Saturday’s celebration is above all a testament to the people of South Sudan and secondly to the parties to the CPA. But as we’ve made very clear, the success of the CPA and the resolution of the larger issues in Sudan, including in particular Darfur, will remain a strong and consistent focus of the United States. As we mark progress for the Republic of South Sudan and an important new chapter in the history of what has been a very troubled region, the United States will remain resolute and clear-eyed about the road ahead.
Thank you, and I would now hand it over to Ambassador Carson.
AMBASSADOR CARSON: Ambassador Rice, thank you very, very much, and I am very pleased and honored to be joining you on this presidential delegation to South Sudan. July 9 marks the technical conclusion of the Comprehensive Peace Agreement, an accord that ended over two decades of conflict and suffering in Southern Sudan. The people of South Sudan can now look forward with great hope and expectations to the future, despite the enormous challenges that still must be addressed to secure the peace and to preclude another outbreak of conflict.
The United States remains deeply committed to helping South Sudan achieve its political and development goals, as well as working constructively with the government of Khartoum to improve and normalize our relations. To realize their dreams of peace and stability, we believe the leaders of both South and North will need to collaborate intensely and sincerely to achieve these goals. This means a reinvigoration of their efforts to ensure that their separation is characterized by dignity and mutual respect and in a manner that strengthens the continued viability, security, and economic prosperity of each of the two states.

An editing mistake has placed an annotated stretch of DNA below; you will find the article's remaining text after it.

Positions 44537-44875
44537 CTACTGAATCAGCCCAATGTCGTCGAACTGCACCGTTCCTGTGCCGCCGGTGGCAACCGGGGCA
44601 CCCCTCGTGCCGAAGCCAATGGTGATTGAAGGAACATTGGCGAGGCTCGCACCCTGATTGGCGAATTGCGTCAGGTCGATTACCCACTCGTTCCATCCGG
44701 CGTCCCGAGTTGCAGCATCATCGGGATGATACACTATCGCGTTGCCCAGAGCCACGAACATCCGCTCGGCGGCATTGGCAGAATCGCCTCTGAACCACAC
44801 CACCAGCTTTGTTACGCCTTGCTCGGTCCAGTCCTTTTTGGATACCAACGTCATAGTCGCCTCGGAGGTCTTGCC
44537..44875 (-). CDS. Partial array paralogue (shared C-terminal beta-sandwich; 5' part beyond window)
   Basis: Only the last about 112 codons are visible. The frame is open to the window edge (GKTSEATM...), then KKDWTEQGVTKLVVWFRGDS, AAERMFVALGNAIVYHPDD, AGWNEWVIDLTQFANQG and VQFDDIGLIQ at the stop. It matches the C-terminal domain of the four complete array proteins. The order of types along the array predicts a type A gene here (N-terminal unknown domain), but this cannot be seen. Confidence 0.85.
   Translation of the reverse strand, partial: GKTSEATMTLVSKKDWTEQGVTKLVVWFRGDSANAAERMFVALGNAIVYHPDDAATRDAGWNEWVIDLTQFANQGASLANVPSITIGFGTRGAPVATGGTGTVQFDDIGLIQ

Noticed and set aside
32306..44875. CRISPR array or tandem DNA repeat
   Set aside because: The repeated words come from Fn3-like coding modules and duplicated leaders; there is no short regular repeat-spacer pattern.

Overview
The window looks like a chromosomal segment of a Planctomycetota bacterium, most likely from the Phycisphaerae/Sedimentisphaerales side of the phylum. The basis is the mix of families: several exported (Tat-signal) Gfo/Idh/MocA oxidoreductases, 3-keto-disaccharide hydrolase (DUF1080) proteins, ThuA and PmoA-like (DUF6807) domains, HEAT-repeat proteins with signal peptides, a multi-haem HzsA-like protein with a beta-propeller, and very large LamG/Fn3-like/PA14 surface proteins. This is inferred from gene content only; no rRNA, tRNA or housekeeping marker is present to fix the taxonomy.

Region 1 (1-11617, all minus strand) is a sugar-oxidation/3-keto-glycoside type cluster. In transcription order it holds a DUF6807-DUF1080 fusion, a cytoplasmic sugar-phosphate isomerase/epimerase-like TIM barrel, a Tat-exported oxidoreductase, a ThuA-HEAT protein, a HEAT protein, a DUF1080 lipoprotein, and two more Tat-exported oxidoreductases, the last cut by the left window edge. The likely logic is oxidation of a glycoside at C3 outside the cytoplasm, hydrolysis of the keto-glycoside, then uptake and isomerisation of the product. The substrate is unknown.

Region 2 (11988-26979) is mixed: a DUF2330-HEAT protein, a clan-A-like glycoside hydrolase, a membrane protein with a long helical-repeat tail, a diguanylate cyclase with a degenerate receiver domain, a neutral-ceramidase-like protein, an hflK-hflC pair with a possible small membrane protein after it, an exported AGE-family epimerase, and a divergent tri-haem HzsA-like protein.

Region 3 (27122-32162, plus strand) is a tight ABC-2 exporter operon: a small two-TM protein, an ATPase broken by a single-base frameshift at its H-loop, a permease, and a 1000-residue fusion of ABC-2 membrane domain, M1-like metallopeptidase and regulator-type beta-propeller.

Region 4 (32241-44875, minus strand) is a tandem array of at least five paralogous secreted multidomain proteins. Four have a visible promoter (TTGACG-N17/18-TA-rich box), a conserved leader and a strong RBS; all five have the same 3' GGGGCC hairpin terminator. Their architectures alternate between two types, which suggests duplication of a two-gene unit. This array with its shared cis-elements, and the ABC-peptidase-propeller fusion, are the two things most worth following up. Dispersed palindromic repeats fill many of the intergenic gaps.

The governments of North and South Sudan still need to reach agreement on critical issues from the CPA that have not yet been resolved. These are, among others, oil and transitional financial arrangements, citizenship and citizens’ rights, the resolution of the five areas along the North-South border, and the future status of Abyei. We also expect Sudanese leaders to implement fully their June 20 agreement on Abyei, which includes a full withdrawal of Sudanese armed forces from that territory.
We also expect the North to fulfill its obligations to hold and conclude in a timely manner meaningful popular consultations in Blue Nile and Southern Kordofan. It will be critical for the parties to work together to resolve the ongoing security and humanitarian crisis that now exists in Southern Kordofan. The current situation is deeply troubling. We call on the parties to reach agreement on and immediately implement a cessation of hostilities and allow for aid workers to provide humanitarian assistance to innocent civilians affected by this conflict.
After years of fighting, the people of South Sudan have earned their right to peace. Their children deserve a more promising future that leaves the conflict of generations of the past behind. We hope that their leaders will seize this unique opportunity to establish a durable and self-sustaining peace that will provide a solid foundation for two viable states sharing a prosperous and stable future in which their people can realize their long-delayed hopes and aspirations.
The United States, acting in concert with the United Nations, the African Union, and the European Union and other international partners, will continue to play its part in assisting the new state of South Sudan to strengthen its sovereignty, build its capacity for enlightened governance, and contribute to its economic development. This will be a challenge for all of us. The United States stands ready to work with the people of South Sudan to meet that challenge. Thank you.